Actually, they do. Lots of them do. I tend to avoid those conversations because I don’t like to be distracted by research. A lot of my stories tend to be based on anecdotal experience and not proven facts, because that is how I live. My experiences are my own, even when other people have them as well.
In fact, there’s been more than one time in my life where I have that “I thought it was just me” moment. Sometimes it is a blessing, sometimes it is a bummer. Depends on the situation.
But research is both. I hate having to take the time away from the flow of my writing to look up that one word or object or something that I *need* for this part of the story. But it usually isn’t something I can just skip over, either. Maybe it has something to do with the fact that I’m a pantser (as in they who fly by the seat of) and not a prepper. I don’t do the research ahead of time. I brew stories in my head, and when they start boiling over, they go onto the paper.
I’ve tried to explain this to more than a few people over the years and often, I’ve gotten that same look from people. You know the one, it says, “That seems like an awful way to do things.” And maybe they are right, but this is how it has always worked for me.
I don’t say that as in “this is how it’s always been, why should i change?” I have tried many different ways of writing. This process works best for me. But I digress…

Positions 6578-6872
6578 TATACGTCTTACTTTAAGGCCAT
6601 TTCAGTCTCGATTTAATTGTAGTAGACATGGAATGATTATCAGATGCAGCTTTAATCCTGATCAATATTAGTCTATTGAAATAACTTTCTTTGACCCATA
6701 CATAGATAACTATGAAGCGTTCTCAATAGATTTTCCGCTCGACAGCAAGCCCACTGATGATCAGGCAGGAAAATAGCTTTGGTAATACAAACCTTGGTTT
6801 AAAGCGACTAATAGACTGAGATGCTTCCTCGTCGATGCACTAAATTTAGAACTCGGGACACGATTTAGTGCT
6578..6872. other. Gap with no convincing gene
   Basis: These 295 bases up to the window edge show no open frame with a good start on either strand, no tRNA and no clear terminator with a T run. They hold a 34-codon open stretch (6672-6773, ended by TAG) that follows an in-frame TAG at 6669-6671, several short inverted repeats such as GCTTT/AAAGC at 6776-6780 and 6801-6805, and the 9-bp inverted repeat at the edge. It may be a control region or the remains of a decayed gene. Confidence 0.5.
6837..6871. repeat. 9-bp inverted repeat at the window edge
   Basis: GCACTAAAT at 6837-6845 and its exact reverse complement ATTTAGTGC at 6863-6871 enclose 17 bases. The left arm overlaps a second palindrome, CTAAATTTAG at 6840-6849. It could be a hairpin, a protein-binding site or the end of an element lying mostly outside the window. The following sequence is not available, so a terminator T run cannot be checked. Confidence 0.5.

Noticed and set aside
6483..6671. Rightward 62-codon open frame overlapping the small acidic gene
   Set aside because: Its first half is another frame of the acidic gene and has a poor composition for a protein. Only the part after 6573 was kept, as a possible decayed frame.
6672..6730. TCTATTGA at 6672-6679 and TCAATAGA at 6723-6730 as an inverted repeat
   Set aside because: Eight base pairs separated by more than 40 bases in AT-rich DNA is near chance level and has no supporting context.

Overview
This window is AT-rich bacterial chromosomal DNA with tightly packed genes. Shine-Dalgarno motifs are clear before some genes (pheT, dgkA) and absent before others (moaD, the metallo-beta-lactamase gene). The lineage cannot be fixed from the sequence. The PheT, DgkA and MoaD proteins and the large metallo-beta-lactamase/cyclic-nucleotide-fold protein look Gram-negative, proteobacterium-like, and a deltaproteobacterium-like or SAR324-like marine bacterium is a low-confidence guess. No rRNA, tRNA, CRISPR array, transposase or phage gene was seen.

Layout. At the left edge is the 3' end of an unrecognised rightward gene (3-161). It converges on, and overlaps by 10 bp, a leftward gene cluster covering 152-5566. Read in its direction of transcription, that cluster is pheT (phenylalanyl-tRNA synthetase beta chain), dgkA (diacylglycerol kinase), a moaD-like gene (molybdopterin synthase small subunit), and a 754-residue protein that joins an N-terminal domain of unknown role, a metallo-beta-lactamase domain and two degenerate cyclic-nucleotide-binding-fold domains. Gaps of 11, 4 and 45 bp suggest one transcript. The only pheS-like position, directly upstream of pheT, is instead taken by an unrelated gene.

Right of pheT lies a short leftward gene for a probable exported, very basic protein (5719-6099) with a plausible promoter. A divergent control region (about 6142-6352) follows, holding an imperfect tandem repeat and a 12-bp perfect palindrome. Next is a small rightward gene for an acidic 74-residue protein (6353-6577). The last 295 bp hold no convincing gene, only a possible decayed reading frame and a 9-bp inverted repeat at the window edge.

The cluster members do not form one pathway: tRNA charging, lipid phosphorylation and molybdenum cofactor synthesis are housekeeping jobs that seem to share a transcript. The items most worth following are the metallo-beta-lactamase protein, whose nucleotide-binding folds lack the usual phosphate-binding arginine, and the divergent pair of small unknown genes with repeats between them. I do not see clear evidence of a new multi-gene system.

I just finished the first draft on an 8k story submission and thought I would share the things I bothered to stop and look up. Mostly because I find it fascinating all the things that come together in a story:
- Population density in cities
- Average square space of a city
- Emergency first aid
- Symptoms of blood loss
- Handyman tasks
- Storefronts (pictures of)
- Leaded glass
- Grip tape
- Firefighter’s helmet
- Fire ax
- Ax or axe
- Work shirts
- a host of synonyms and antonyms after the fact
…and I’ll be honest, a majority of this research was all for minute details for a single scene. A ridiculous amount of detail that most people will simply move past as the tension builds. I’m not offended, it’s what has to happen.
Writing, like filmmaking, is supposed to look easy. You want the audience to think about the story, not the amount of work you put into it. If they’ve been thinking about how much research you did to come up with that one object a secondary character is holding, then they’ve lost the story and you’ve lost them.
Anyway, I hope to have more news on this story in the near future. For now, you’ll have to be entertained by your own imagination.